Scream has always been, and will always be, perhaps the most reflexive of all properties. You can call it self-referential, meta or reflexive, whatever you want that’s what it is and it’s not about to change and what’s better is that it’s not about to start apologizing for it. So that much at least is a given and should be expected and now to see how it operates within that milieu is another story entirely. I, for one, believe it does very well there.
The horror genre is living a very interesting time and we all know what ancient Chinese curses say about those. It like many other genres in film are embroiled in a perceived plague of sequels, remakes and what have you. The inherent value or lack thereof of said trend is not in question here it just is a fact. Similarly, the genre may be more recognized and known than it ever has been. Whether loved or reviled almost any horror property now is scrutinized and analyzed to the nth degree. Attendance at conventions just keeps rising. Even if you’re not a certified aficionado you have at least enough familiarity to watch this film and get what they’re driving at, regardless of if you like where it’s going.
That is said to postulate this theory: that the rules of the horror genre and whether or not you know them aren’t enough to breathe life to a new Scream. Another hook is necessary and aside from always offering commentary on the genre, which it perhaps has never done so well as it does in this film, it needs a topical hinge to cling to, as it kind of always has in the past as well. It finds that as well in this installment and that’s what elevates it just above an enjoyable piece of escapist entertainment.
This film escapes many of the trappings that other horror films fall prey to almost by definition. The cast is rock solid top to bottom and they really help pull you into the tale, as much as you can be pulled in by a film that constantly reminds you that you are watching a film, however, that has always been the most ingenious thing about the series is that the audience is perhaps never more aware of the fact that they’re watching a film than when watching a horror film so this franchise addresses that head on each and every time and shifts it out of the equation.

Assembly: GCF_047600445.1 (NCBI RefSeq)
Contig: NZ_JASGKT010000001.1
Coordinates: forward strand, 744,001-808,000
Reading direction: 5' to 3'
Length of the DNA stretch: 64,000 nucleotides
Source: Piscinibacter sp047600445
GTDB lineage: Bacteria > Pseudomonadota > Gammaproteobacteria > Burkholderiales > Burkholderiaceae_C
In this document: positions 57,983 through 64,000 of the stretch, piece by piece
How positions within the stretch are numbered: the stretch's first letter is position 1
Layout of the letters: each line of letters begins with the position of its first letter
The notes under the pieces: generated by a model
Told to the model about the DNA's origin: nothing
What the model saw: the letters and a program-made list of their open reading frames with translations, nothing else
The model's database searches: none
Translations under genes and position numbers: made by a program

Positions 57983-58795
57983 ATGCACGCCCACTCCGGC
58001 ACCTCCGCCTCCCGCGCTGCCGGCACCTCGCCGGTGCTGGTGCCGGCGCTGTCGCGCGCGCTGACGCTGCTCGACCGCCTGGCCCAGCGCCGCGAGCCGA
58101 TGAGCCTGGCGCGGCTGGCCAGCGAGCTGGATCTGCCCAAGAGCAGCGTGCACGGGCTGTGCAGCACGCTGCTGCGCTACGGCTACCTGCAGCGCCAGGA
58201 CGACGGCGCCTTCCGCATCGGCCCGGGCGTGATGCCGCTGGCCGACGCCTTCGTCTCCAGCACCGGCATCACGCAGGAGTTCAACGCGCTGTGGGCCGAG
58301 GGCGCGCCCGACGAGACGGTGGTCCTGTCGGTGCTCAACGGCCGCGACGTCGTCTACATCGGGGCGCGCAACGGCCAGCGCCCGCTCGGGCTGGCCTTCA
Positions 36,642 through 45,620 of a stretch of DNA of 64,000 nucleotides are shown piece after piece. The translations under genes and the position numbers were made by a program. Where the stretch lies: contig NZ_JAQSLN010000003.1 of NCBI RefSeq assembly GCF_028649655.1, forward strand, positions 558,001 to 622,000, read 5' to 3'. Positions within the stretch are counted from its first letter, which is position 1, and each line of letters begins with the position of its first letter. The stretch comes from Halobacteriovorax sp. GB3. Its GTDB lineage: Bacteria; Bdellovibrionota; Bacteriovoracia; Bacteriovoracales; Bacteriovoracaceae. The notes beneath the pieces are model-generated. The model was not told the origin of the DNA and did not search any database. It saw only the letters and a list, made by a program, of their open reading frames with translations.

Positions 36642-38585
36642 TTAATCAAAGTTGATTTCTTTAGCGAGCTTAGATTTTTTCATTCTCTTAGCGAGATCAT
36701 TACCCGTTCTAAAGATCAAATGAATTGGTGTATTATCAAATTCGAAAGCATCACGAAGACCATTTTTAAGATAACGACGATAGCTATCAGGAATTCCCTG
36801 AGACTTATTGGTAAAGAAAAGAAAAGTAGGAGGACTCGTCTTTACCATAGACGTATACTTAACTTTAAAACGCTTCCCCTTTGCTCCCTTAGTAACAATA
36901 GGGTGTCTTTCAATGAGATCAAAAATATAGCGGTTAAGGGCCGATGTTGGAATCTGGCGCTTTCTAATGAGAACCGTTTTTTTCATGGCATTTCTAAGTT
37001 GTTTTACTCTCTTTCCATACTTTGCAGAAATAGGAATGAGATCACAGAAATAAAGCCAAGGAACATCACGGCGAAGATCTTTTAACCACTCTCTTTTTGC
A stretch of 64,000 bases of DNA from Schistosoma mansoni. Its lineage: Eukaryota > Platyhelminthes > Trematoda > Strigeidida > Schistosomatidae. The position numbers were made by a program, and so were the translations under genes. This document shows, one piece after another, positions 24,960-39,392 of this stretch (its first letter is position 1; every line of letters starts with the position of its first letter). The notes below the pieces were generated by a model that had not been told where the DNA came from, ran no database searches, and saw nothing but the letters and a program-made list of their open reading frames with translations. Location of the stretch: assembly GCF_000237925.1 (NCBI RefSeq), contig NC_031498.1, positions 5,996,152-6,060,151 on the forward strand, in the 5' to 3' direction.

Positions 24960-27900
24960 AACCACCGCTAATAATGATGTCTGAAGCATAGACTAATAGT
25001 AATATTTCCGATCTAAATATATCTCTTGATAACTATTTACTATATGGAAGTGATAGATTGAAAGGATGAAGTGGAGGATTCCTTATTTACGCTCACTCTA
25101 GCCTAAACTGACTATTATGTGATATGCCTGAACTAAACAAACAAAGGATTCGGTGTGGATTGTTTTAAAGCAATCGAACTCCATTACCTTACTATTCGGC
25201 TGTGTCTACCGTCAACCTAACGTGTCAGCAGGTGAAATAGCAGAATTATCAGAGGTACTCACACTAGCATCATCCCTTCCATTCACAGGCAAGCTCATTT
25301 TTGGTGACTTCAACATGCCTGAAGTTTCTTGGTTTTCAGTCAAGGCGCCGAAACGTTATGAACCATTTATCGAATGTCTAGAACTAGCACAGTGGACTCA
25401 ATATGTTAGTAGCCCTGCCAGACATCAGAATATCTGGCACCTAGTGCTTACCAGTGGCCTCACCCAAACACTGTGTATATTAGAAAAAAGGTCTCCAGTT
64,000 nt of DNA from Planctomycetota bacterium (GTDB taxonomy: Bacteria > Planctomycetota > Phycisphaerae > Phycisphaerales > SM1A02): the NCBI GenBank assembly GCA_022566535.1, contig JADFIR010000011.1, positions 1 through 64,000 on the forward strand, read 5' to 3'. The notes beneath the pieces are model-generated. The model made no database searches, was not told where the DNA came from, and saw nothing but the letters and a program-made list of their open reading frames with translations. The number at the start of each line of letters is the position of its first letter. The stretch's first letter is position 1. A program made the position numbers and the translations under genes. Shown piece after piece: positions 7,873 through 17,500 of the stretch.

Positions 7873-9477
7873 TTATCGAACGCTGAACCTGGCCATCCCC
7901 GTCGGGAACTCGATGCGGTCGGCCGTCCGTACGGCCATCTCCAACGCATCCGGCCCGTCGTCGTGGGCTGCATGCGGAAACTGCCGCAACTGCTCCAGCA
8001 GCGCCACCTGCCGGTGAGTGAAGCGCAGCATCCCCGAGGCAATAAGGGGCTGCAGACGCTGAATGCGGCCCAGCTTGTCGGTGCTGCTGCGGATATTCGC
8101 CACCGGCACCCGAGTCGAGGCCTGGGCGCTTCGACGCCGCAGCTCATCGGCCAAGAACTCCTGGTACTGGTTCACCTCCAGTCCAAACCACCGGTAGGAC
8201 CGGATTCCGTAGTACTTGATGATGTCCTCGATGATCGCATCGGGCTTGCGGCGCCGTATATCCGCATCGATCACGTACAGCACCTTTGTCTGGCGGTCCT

What this also does is de-emphasize the whodunit aspect of the narrative, which is kind of old hat in any and all films, such that you don’t see it as much anymore, but it is a staple of this series as well. Whether or not you crack the identity of the new Ghost Face is rather irrelevant in the end because after the who always comes the why and as I may have intimated above I absolutely love the why. I will not divulge that as it might inadvertently give away the who but a good motive is also very important and this film does have that indeed.
The comedic aspect of this film is also alive in full force. It is always a bit like playing with fire when trying to balance out the amount of comedy that needs to be inserted into a horror film but the balance is struck here at least to an extent. It’s there and balanced with the gory scenes enough such that you’re never jarred by the lack or pervasiveness of it. It’s omnipresence may dissipate some of the tension but not much of the enjoyment.
The only parts wherein the film falls flat is when it does stupid horror movie things. This being two instances where you’re left wondering how someone is not yet dead. It’s all well and good to have characters act stupid in the Stab vignettes so it gives you something to talk about but to fall into a tedious cliché within your actual narrative is a bit bothersome.
All told, however, Scream 4 is a very enjoyable film on a number of levels, take your pick: If you’re squeamish at the sight of blood; it’s got plenty of that and it looks great too (easily overcoming one of my pet peeves), if you like comedy there are some great jokes in there (My favorite being where the likelihood of Courteney Cox’s marriage is called into question) and if you like a little social commentary thrown in with whatever you’re watching it’s got that too.